Grilling With the Butcher Boys

On Thursday August 21st, the Wilson County Exhibition Center was filled with excited and anxious teenagers; the hot-humid summer air was filled with smoke; and Chris, James, and Maddie’s bellies were filled with a variety of grilled meats. It was one hell of a day that we spent at the 4-H Festival Meat Cookery Contest at the Wilson County Fairgrounds. Porter Road Butcher at the Wilson County 4H Meat Cookery

The 4-H Youth Development Organization, commonly known as the 4-H Club, is an organization that works to build confidence and leadership skills in our youth, leading to success in their future careers. Through the support of adult volunteers and mentors, 4H-ers are inspired to work collaboratively with one another, spearhead and complete large projects, and moreover learn how to achieve their goals with confidence. Which was exactly what we saw at their Meat Cookery on Thursday.

As soon as we began to see kids pulling up and unloading their cars, we were both surprised and impressed: we saw miniature Webber grills, we saw Lysol wipes, we saw protective gloves, and we even saw a handful of toques, and one impressive Lodge cast-iron grill. We began to feel a little small about the setup we ourselves had thrown together. These kids were on top of it.

Once everyone donned their aprons and the smoke started rolling, we decided to make the rounds to get to know these budding chefs. Chris and James asked a number of questions regarding the kids’ preparation methods and recipes and were overall impressed by their confidence, maturity, and insistence on ending everything they said with “sir” or “ma’am.” Before we knew it we were seated at our respective judging tables: James was Junior-High Chicken, Chris got Senior-High Beef, and Maddie landed Senior-High Lamb.

Each team of four had the task of preparing four different meats on the grill (beef, chicken, lamb, and pig) each of which was judged on the creativity of the recipe, the appearance of Beef Explanations by James Peiskerthe meat, the tenderness, juiciness, and of course how the dish performed overall. Maddie sampled eleven lamb chops; James chowed down on 13 grilled chickens; and Chris took home the gold medal with 15 varieties of grilled beef, totaling nearly 32 oz. of steak. Shoo. The three of us were met with intense marinades, lots of creativity, and a lot of apparent care and consideration for what they were doing, but what we realized noticed was a vast misunderstanding of grilling and the delicious benefits that a hot grill can have. So once we had cast our votes and taken a short siesta to allow the meat to digest, Chris and James gave a grilling demonstration to shed a little light on how simple and delicious grilling should be.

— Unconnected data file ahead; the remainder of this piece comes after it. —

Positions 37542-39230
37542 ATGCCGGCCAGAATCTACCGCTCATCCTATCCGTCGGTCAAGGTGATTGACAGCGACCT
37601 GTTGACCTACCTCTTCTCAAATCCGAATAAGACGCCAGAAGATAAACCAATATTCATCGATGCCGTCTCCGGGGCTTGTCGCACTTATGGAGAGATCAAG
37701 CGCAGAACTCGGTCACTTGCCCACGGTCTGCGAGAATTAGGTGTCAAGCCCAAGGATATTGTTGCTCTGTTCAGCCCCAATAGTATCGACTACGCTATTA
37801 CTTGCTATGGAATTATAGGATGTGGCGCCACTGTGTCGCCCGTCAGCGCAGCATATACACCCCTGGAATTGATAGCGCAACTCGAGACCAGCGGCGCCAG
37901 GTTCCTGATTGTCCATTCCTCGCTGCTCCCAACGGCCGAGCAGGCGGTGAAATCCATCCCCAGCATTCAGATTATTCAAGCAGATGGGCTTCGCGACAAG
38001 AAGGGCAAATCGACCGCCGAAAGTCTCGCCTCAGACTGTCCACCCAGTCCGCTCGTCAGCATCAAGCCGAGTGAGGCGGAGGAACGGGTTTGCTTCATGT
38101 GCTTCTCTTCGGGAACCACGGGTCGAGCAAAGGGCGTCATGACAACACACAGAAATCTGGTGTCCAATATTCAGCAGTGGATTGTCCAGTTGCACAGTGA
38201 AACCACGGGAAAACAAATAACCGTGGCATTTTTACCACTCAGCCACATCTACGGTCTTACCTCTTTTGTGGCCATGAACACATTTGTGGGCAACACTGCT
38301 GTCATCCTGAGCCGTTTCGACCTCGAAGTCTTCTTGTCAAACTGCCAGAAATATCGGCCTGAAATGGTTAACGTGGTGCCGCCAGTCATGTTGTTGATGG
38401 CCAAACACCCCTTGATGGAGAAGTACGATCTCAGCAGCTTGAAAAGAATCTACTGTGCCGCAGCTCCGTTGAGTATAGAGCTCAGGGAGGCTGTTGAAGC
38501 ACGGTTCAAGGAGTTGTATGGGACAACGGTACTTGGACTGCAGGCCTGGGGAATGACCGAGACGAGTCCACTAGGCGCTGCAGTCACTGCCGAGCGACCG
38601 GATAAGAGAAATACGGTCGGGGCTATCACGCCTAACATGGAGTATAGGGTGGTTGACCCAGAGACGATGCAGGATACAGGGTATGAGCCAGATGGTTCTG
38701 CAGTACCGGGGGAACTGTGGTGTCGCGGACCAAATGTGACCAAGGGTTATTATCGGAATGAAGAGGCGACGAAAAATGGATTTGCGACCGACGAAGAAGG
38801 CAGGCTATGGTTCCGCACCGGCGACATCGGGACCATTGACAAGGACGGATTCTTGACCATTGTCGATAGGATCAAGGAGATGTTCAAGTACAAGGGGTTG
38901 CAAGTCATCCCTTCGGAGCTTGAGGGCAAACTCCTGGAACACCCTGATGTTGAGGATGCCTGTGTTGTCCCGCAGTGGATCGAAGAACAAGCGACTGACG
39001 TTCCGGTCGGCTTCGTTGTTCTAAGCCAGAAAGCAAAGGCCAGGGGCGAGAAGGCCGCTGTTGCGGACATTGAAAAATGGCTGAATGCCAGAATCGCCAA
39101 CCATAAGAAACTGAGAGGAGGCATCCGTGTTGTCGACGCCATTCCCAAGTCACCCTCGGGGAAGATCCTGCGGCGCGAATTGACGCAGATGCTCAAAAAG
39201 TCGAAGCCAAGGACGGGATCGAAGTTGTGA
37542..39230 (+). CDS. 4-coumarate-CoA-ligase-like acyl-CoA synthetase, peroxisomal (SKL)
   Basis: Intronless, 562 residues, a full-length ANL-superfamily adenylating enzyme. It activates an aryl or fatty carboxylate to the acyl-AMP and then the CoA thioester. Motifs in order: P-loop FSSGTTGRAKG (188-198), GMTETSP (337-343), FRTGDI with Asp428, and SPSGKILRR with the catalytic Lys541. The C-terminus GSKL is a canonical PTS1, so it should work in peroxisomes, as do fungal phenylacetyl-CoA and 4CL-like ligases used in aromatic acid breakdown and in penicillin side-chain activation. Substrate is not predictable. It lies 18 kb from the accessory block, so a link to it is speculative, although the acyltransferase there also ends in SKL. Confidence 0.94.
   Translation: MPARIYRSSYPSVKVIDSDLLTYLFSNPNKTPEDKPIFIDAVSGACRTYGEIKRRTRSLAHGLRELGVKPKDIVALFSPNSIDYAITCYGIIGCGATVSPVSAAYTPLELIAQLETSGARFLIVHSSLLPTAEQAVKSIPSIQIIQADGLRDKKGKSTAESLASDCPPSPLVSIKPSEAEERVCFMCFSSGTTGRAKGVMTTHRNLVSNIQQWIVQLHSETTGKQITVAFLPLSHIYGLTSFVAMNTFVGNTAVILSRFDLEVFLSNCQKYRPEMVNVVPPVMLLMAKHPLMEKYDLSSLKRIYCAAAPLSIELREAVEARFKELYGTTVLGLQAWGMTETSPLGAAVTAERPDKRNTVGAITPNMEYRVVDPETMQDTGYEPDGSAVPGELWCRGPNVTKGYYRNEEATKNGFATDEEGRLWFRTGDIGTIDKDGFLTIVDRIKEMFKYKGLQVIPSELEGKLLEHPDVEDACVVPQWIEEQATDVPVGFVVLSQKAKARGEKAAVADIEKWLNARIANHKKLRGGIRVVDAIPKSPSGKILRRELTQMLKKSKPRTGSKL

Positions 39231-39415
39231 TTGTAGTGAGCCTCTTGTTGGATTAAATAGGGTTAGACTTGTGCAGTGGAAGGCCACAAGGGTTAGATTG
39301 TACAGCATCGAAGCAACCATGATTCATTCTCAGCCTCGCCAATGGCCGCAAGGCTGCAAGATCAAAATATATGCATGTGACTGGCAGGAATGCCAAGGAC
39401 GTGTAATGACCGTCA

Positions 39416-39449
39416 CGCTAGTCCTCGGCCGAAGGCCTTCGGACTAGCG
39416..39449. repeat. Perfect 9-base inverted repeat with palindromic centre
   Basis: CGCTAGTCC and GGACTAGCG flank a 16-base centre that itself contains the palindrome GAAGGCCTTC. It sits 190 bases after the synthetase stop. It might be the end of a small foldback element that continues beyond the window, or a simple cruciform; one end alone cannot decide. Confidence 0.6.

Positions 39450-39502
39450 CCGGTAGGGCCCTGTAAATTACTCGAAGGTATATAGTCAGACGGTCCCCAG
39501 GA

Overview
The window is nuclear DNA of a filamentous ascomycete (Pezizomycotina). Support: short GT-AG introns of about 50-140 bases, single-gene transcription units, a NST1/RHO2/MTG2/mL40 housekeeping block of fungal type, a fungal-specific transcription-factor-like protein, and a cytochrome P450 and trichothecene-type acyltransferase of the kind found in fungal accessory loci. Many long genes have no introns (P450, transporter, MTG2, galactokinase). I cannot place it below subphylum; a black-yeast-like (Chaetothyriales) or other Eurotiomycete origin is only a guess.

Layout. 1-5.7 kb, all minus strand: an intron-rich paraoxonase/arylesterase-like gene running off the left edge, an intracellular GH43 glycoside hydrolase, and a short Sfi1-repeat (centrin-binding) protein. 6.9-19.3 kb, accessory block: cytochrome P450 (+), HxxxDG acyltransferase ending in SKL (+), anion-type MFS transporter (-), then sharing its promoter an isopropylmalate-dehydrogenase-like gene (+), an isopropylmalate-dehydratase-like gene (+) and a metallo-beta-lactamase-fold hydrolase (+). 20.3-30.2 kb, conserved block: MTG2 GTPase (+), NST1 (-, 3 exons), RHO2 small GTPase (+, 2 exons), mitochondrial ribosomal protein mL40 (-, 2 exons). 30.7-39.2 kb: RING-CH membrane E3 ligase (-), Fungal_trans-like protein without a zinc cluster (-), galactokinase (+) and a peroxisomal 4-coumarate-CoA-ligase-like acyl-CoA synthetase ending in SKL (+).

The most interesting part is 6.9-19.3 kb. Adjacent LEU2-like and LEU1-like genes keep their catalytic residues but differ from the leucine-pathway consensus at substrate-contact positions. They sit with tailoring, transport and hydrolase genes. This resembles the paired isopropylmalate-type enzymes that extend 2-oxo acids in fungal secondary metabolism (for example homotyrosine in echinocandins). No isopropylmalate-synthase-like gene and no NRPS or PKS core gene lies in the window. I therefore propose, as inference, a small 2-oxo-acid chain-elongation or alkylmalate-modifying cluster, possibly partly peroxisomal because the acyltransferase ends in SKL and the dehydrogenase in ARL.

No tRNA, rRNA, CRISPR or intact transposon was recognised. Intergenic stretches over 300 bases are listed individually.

Grilling Tips from Porter Road Butcher:

1) Charcoal or Die

You know that delicious, smoky flavor that envelops the outside of a well-prepared steak? That’s from charcoal—not briquettes or lighter fluid—charcoal. You’ve never heard anyone rave about that “delicious aroma of lighter fluid” that enhanced their steak so beautifully, have you? Use charcoal. Real charcoal. And taste the difference.

2) Turn down for what?

The whole point of using a grill is getting that direct heat contact with the meat—so turn up the heat and use your grill nice and hot. This adds a crust to the outside of your meat, which provides nice texture, but still leaves the inside tender and juicy. On the other hand, going “slow and low” doesn’t make a whole lot of sense when it comes to grilling; there’s no need to put the lid on your grill and essentially bake the meat. Instead, use the open-air to help build the flames and get that nice char on the outside. It’s instant flavor.

Turn down for what? asks Chris Carter of PRB3) Salt-N-Pepa

Salt and Pepper. The two of them’s all you need for real, good flavor. When grilling a steak, don’t you want to taste it? Yes. So why use all sorts of elaborate and complicated marinades to mask that delicious flavor? Keep it simple: liberal amounts of kosher salt and coarse ground pepper will add texture and crust to your meat, and they’ll beautifully enhance the flavor that you’re supposed to be enjoying: the meat.

4) Ruling? Overturned.

Don’t. Overturn. Your meat. Just let it relish in the heat, do it’s own thang, and get all amazing and delicious. There’s no need to go and give it a work out so it gets all buff and tough before you eat it. Chris recommends turning your meat no more than 4 times—which gives you the allowance to check each side once before making a final commitment. Like your mom used to say about your boo-boos, “Just quit pickin at it!”

5) Give it a rest

Sure, the tendency is to want to dive right in once your steak is hot off the grill and lookin oh so fine…but you’ve gotta give it a rest. When the meat makes contact with the heat of the fire the juices run away from the heat, making their way to the center and increasing the moisture that sits in the middle of the meat. By allowing it to rest for a 5-10 minutes after taking it off the grill, the moisture has a chance to work its way back to the edges, redistributing evenly. This means that when you begin to slice your steak, the juices wont run all over your cutting board, but will rather stay distributed evenly throughout the meat and eventually make their way into your mouth instead of down your chin. Aw yeah.

Thanks to the 4-H Club for hosting such an impressive and well run event, and an even bigger thank you for asking us to be a part of it! IMG_1080